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Come to the MOC Bar and Grill today and tomorrow to watch your favorite teams. Beer Bratwurst $6.95 add fries for $1.75. Tonights new special is a Pork tenderloin sandwich with lettuce tomato pickle onion and Siracha Mayo. Also we have the Burgerdilla. A cheeseburger quesadilla with lettuce ,tomato ,onion , pickle served with French Fries for $9.95. We have a new Chili recipe that is really good. Happy hour two for one after well drinks after 3 pm as well as our house MOC beer on tap. Amber Bock, Stella Artois, Bud Light, Mich Ultra as well as Tampa Brewery Craft Beer Reef Donkey. Stop by for a good time in a casual sports bar atmosphere. 6 large flat screen TVs for all your sports needs. Open Friday until 8 pm. Open for breakfast weekends from 8:30 am until 6:00 pm on weekends. Moccasin Wallow Golf Club is open to the Public MOC Bar and Grill 9680 Buffalo Rd Palmetto FL 34221 9417230500

Burgers, fries, wraps, dogs & more, plus 6 flat screen TVs to watch the game on; We’ve got everything you need after a day of golf! Ask us about our great specials!

Happy Hour is happier at the MOC!

°  2 for $5.50 well drinks
° $1.50 house draft
° $2.50 domestic draft
° $3.50 house wine

By Alan Shipnuck

George Gankas has a simple swing thought he likes to impart: “For maximum speed and control, you gotta go up, down, up.” He breaks that down in six steps.

1. Stand taller at address, with a rounded upper spine

Picture most Tour pros over the ball: legs very bent, butt sticking way out, back ramrod straight at a 45-degree angle. TV announcers love to call this “perfect posture,” but Gankas sees it differently: “It’s led to a humping epidemic,” because these players have to thrust their pelvis toward the ball at impact, an inefficient movement that costs them speed. Gankas preaches a more upright posture, with the armpits directly over the balls of the feet. Maintaining this balance point allows a player to clear without any compensating moves.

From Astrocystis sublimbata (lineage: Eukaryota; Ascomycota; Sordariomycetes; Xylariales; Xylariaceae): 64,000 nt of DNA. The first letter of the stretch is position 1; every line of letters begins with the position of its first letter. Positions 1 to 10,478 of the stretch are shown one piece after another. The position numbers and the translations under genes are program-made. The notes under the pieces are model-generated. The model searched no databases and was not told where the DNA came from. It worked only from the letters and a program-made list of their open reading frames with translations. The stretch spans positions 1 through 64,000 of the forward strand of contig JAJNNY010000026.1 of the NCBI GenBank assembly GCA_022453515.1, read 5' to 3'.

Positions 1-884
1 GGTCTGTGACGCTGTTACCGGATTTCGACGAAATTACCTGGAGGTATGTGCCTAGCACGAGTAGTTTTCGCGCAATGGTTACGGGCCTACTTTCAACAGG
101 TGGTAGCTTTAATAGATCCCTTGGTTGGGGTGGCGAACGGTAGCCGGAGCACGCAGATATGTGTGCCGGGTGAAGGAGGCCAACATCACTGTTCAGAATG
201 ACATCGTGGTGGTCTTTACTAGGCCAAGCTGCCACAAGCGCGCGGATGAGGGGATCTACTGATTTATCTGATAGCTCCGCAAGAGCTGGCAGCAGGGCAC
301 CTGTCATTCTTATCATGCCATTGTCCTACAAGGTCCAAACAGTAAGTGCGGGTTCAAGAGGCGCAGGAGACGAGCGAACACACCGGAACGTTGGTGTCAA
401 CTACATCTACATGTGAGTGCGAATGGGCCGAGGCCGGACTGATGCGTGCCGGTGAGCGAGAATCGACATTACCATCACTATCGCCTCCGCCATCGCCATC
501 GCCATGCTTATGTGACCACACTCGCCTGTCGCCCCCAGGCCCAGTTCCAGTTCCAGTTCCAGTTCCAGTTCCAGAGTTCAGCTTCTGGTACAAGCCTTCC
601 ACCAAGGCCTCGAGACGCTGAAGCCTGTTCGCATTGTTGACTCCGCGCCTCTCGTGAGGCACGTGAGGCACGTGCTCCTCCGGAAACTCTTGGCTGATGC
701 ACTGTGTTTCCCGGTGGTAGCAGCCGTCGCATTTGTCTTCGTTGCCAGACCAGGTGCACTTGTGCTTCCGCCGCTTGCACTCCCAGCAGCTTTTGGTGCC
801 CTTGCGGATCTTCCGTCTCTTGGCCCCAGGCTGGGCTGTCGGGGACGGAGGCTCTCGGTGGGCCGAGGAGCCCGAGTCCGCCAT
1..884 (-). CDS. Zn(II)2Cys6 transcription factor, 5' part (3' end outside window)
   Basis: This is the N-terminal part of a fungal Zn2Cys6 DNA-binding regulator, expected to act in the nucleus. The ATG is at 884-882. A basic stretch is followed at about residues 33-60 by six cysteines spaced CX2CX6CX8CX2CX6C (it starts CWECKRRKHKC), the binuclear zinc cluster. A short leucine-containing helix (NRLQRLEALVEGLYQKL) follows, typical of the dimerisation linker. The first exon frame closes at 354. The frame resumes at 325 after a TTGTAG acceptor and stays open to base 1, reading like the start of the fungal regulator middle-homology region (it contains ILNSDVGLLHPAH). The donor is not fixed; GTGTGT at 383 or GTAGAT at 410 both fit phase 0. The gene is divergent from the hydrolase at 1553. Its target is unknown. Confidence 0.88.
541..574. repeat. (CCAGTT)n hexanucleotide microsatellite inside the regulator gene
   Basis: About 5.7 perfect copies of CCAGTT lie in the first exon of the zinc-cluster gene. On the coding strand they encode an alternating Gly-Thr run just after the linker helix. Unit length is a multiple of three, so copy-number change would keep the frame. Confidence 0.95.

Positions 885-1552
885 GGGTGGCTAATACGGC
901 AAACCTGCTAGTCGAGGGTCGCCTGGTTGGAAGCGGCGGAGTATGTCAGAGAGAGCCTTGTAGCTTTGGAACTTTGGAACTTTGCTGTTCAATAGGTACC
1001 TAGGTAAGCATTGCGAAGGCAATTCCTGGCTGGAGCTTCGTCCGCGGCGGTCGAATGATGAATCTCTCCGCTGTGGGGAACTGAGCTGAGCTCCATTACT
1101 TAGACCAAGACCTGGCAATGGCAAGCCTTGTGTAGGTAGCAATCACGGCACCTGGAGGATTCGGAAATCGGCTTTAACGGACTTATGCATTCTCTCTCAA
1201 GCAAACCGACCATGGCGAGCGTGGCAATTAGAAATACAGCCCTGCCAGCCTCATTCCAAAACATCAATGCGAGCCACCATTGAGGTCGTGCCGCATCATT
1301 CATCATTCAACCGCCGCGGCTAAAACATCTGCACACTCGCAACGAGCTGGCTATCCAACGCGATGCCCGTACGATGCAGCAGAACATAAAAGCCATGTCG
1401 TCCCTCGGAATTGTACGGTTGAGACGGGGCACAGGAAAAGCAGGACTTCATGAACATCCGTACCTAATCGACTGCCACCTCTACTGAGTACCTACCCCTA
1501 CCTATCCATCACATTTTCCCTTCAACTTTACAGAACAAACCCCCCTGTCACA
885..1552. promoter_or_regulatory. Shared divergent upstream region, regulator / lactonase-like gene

2. Complete your shoulder turn

This simple thought will help players at every skill level. “It powers the swing,” he says. “You gotta turn and burn.”

3. Let your right arm fly

Many modern backswings have the right elbow (for right-handers) tight to the rib cage, pointing down. Gankas believes Jack Nicklaus’s right elbow — high and loose — is the gold standard. “When you’re throwing a football or a baseball,” he says, “is your elbow smashed against your body? Of course not. It’s cocked up high and way out there. That’s where the power is.” And because it’s a more free-flowing, natural motion, Gankas believes it is more repeatable.


4. Torque the ground

A fundamental tenet for Gankas is that the legs are a key source of power. He wants his players to “squat down” into the ball on the downswing, feeling the force of the swing run through their legs and feet into the ground. “Your feet shouldn’t be sitting there doing nothing,” he says. “That feeling of them twisting a little bit — that’s torque.”


5. Shallow the shaft

At the outset of the downswing, many players pull down on the handle, pointing the butt of the club at the ball and steepening the shaft. Gankas preaches shallowing out the plane so the club is perpendicular to the player’s back. “This means you don’t have to stand up through the ball to square up the face,” he says, “so you can generate more speed and get better contact and better start lines.”

6. Rotate like crazy through impact

The hands are passive — it’s the chest and hips opening up that square the clubface. “A good visual is thinking about the eyes coming out of the shot, like Annika or David Duval,” Gankas says. “There’s a reason they were so pure.”

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Check out our weekday specials! 🍺🌭

Each month, we tap experts from the equipment industry to answer your most commonly asked questions. In this installment, Guerin Rife, co-founder of Evnroll Putters, discusses how face inserts and grooves on putters affect performance.

Q. Do insert materials, grooves and various putterface designs actually do anything, or are they mostly for sound and feel? — K. Lee, via Facebook

The design elements you mention indeed do it all. A softer insert, for example, can make a firmer ball feel softer at impact, but its lighter weight also allows for more perimeter weighting, forgiveness and stability. Odyssey’s White Hot and Scotty Cameron’saluminum inserts do this admirably.